Presenter: Chad Meyerhoefer (Lehigh University. )
Discussant: Inas Rashad Kelly (City University of New York, Queens College)
Childhood obesity is a significant public health concern because of the influence of obesity on health and medical costs. As a result of the dramatic increase in the prevalence of childhood obesity, many states now require elementary school students to participate in physical education (PE) classes. Additionally, states have increased or are considering increasing the required time that elementary school students must participate in PE. This paper examines the impact of state PE requirements for elementary school students on childhood obesity and whether there is a secondary effect on academic achievement.
Previous research suggests that increases in the amount of time spent in physical education in elementary school can reduce body mass index (Datar and Sturm, 2004) but that state PE requirements for high school students have not (Cawley, Meyerhoefer, and Newhouse, 2007). We add to this literature by focusing on state PE requirements for elementary school students. While state laws for high school students determine the number of credits that students must have to graduate and thus apply to a limited number of years during high school, elementary school mandates apply to each year. Additionally, policies that target children at younger ages may be more effective at influencing body mass index.
We also examine the possible secondary influence of state PE requirements on academic achievement. School accountability policies provide incentives for schools to place a greater
emphasiswithintheschooldayonimprovingtestscores. Asstatesincreasetheamountoftimethat students are required to participate in PE classes, a potential unintended consequence is that these laws may reduce academic achievement if they reduce the amount of time available for academic classes. Alternatively,physicalactivitymaycomplementacademicachievement;thus,ifthesestate requirements increase physical activity, then there may be a positive spillover of an increase in student achievement.
To examine the impact of state PE requirements for elementary school students on childhood obesity and academic achievement, we utilize data from the Early Childhood Longitudinal Study, Kindergarten Cohort (ECLS-K), merged with state PE requirements from the Shape of the Nation reports. The ECLS-K began in 1998-1999 with a nationally representative sample of kindergarten students and has followed these children until 8th grade in 2007. Importantly, these data contain measured height and weight; math, reading, and science measures of achievement; and information about the amount of time in PE and academic classes.
We utilize the longitudinal nature of the ECLS-K to identify the impact of state elementary school PE requirements and compare the changes in body mass index and academic achievement over time for students in states with PE requirements to students in states without these requirements and to students in states that changed their laws. Additionally, we exploit the variation in state laws as instrumental variables to estimate the impact of PE on body mass index, obesity, exercise, and achievement. Results will show whether state PE requirements have been effective in halting the rise in childhood obesity and whether these requirements conflict with the goals of school accountability policies.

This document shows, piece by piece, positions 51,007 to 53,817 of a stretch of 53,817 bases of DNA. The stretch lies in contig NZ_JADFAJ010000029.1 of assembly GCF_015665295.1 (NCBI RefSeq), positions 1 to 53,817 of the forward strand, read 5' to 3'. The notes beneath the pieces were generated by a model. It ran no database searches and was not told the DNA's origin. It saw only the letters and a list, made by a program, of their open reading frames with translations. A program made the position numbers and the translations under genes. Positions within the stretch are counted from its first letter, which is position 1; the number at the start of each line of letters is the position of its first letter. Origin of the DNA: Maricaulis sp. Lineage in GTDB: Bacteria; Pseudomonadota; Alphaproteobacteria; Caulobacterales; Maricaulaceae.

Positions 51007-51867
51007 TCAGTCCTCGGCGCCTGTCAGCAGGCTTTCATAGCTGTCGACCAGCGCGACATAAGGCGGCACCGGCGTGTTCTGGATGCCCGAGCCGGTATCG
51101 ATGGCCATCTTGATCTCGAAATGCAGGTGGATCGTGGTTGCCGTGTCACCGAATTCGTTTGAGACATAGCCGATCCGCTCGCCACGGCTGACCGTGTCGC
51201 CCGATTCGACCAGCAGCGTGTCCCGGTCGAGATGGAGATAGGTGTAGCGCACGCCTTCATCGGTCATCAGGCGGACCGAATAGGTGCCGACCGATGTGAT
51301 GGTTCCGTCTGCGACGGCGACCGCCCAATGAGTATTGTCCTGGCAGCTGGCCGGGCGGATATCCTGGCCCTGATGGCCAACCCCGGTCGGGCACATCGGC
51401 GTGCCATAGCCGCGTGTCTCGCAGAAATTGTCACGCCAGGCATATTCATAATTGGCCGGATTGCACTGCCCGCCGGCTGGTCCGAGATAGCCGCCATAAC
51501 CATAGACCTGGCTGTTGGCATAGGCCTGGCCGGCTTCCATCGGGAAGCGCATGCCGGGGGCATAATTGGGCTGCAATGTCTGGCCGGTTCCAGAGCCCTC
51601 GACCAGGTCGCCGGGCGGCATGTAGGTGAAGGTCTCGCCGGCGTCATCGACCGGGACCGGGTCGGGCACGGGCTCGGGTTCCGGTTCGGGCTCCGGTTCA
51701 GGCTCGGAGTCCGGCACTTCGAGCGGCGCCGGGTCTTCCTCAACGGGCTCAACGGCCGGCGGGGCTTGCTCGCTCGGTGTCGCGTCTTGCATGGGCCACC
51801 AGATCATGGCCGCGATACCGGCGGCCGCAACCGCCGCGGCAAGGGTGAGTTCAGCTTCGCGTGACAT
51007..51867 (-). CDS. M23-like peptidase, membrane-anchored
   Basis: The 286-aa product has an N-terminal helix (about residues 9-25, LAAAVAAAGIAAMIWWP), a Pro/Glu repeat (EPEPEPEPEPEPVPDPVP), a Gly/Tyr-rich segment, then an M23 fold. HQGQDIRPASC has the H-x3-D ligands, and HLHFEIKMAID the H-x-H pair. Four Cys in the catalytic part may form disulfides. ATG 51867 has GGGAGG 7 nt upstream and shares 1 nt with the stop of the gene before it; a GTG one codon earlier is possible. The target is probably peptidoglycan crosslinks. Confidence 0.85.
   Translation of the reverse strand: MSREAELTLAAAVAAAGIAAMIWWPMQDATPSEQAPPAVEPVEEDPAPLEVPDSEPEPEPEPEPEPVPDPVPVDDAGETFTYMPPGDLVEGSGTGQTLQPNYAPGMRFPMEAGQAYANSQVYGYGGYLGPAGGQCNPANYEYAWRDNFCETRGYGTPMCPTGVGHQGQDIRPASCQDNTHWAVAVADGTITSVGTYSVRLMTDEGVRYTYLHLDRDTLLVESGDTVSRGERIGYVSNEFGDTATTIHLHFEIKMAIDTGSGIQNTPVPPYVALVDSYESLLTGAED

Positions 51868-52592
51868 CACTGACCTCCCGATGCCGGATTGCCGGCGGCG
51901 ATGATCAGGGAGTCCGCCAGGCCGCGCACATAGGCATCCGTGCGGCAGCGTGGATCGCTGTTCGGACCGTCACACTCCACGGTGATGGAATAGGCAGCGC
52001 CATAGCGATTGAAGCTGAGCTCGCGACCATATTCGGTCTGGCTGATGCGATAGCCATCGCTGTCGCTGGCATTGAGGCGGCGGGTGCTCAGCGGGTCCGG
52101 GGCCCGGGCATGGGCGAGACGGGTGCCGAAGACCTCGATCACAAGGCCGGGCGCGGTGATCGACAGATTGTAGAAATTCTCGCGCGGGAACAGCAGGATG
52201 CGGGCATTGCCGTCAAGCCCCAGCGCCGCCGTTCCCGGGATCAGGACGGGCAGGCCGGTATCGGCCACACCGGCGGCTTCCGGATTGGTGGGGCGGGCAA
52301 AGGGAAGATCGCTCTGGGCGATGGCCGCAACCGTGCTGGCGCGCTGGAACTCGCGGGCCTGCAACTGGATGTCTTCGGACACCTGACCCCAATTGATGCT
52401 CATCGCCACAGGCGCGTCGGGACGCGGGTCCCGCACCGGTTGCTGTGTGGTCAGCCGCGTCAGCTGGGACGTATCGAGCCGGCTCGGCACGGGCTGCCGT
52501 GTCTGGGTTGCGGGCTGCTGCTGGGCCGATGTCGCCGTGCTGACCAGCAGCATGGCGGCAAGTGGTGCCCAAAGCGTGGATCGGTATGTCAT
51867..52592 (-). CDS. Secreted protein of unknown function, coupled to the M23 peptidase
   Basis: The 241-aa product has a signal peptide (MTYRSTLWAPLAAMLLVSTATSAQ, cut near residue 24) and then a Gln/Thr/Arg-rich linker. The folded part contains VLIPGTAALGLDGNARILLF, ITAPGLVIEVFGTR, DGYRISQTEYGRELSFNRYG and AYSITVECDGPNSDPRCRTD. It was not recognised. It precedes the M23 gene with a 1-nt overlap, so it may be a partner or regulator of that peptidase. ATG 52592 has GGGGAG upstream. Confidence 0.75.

Presenter Biography: Chad Meyerhoefer is an Assistant Professor of economics and Associate Director of the Ph.D. program at Lehigh University. His current research focuses on the public policy implications of obesity and physical inactivity, and the demand for health care. He has published in a variety of outlets including Health Economics, Health Affairs, Journal of Mental Health Policy and Economics, American Journal of Agricultural Economics, B.E. Journal of Economics Analysis and Policy, Contemporary Economic Policy, and Journal of Development Studies. Professor Meyerhoefer has received several research awards from the Agricultural and Applied Economics Association, including the 2003 Outstanding Ph.D. Dissertation Award and 2008 award for Outstanding Journal Article in the American Journal of Agricultural Economics. He earned his Ph.D. and M.S. degrees in applied economics from Cornell University and B.S. with high honors from Binghamton University. Prior to joining Lehigh he was a research economist at The CNA Corporation and the U.S. Agency for Healthcare Research and Quality (AHRQ). While at AHRQ he provided analytical oversight to the Medical Expenditure Panel Survey and served as an adjunct professor of public policy at Georgetown University.
The 3rd Biennial Conference of the American Society of Health Economists took place at Cornell University.
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